Unless you are willing to own ships, aircraft and a fleet of vehicles there is effectively no choice but to engage a third party logistics (3PL) service provider to provide international shipping or domestic transportation services.
The warehousing function however can be a different proposition. Warehousing activities are often performed in-house but it is also quite common for them to be managed by a third party logistics (3PL) service provider. The overall debate as to the merits of outsourcing verses insourcing will be addressed in another post. This post will focus on understanding the basics of third party logistics (3PL) warehouse services.
The basic functions of a warehouse operation can be summarized as follows:
- Receiving and put away of inbound inventory
- Storage of inventory pending order fulfilment
- Order fulfilment – Pick, Pack and Dispatch of inventory to fulfil customer orders
3rd Party Logistics (3PL) warehouse service providers are used as alternative to a company setting up and managing the activities required for it to distribute the products that it sells to its customers. A 3rd Party Logistics (3PL) warehouse service provider will assume the risks associated with operating a warehouse in return for being able to charge its clients a fee for providing order fulfilment services.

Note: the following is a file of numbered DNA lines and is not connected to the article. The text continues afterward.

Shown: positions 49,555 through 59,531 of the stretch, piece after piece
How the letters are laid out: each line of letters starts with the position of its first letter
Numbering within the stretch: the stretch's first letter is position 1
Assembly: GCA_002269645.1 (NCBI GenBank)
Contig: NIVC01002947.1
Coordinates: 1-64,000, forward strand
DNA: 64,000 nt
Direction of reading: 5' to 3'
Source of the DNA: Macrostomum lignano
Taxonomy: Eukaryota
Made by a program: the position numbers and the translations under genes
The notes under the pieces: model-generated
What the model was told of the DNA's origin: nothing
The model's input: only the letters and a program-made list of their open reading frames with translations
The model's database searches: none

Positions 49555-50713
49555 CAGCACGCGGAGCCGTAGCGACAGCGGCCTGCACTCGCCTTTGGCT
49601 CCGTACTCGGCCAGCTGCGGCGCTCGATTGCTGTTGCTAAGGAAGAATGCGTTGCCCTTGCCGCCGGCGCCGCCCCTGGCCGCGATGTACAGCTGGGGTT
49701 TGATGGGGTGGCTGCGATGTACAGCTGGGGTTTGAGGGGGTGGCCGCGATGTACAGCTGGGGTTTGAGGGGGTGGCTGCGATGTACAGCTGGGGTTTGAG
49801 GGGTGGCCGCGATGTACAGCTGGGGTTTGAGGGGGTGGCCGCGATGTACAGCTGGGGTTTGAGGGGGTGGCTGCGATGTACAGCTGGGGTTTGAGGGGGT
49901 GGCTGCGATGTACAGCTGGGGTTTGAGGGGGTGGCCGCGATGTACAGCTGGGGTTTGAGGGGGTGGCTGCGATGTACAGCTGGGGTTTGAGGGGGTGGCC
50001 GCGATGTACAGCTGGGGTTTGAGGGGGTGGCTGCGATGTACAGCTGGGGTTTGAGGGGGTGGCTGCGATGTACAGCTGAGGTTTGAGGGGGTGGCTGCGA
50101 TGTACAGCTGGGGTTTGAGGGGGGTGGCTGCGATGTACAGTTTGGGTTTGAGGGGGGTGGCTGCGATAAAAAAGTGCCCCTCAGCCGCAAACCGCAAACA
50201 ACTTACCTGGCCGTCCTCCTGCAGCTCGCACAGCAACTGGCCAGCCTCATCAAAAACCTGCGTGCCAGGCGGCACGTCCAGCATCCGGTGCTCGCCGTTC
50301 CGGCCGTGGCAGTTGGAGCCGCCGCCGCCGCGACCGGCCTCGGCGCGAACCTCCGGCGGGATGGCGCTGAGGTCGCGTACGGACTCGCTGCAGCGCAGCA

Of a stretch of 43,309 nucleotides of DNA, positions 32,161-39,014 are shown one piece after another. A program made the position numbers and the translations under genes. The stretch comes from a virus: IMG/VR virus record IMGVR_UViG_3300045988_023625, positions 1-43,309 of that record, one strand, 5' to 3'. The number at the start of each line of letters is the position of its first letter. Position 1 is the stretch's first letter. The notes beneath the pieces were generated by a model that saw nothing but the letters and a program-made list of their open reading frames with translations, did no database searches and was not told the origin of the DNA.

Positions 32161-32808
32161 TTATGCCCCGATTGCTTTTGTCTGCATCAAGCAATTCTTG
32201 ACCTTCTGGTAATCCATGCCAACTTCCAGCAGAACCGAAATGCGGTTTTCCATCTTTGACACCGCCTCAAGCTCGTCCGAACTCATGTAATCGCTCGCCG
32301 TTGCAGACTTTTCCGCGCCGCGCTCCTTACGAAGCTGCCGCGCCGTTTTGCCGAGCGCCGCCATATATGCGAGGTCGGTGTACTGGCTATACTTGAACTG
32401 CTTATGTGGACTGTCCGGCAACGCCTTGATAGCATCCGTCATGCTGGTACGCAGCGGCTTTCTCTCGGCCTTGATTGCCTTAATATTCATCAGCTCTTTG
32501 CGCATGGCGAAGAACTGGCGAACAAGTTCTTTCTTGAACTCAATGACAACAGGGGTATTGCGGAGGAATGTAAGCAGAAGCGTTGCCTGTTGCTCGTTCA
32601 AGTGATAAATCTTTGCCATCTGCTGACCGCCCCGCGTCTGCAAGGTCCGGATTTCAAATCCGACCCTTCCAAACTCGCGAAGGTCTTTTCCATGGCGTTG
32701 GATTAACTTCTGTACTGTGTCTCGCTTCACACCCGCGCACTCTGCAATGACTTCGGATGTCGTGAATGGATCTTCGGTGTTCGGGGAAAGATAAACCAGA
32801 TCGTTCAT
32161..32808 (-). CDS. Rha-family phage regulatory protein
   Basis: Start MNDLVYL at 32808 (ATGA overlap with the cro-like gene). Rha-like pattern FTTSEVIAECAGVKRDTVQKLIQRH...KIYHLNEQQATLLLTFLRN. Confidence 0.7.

Interestingly enough, the most common billing method employed by 3rd Party Logistics (3PL) Service Providers is based on a rate schedule that charges for each of the above three activities on a usage basis. This method of billing is referred to as transaction based cost.
Other methods of charging include:
- Outbound transaction cost – whereby the service provider will charge the client based on the outbound activity (order fulfilment) with charges for the other activities built in to the outbound transaction cost
- Cost plus basis – whereby the service provider will charge the client for actual cost of delivering the service plus an agreed profit margin
- Fixed cost basis – whereby the service provider will charge the client a fixed periodic amount for delivering the service regardless of the activity for the period
- A combination of fixed and variable costs – whereby the service provider will recover the fixed costs associated with servicing the client (storage and dedicated labour for example ) but then charge a transaction based fee for other activities such as receiving, put away and order fulfilment
Regardless of the charging methods the third party logistics (3PL) service provider will obviously be endeavouring to make a profit make from the services that it provides to its client. In order to be profitable the third party logistics (3PL) service provider must have a thorough understanding of its fixed costs but more importantly be able to accurately forecast the mix and volume of activities that it expects to perform for the period so it can set its rates at the appropriate levels.
The basic functions and how they relate to the services of a 3rd party logistics (3PL) service provider will be described in subsequent posts.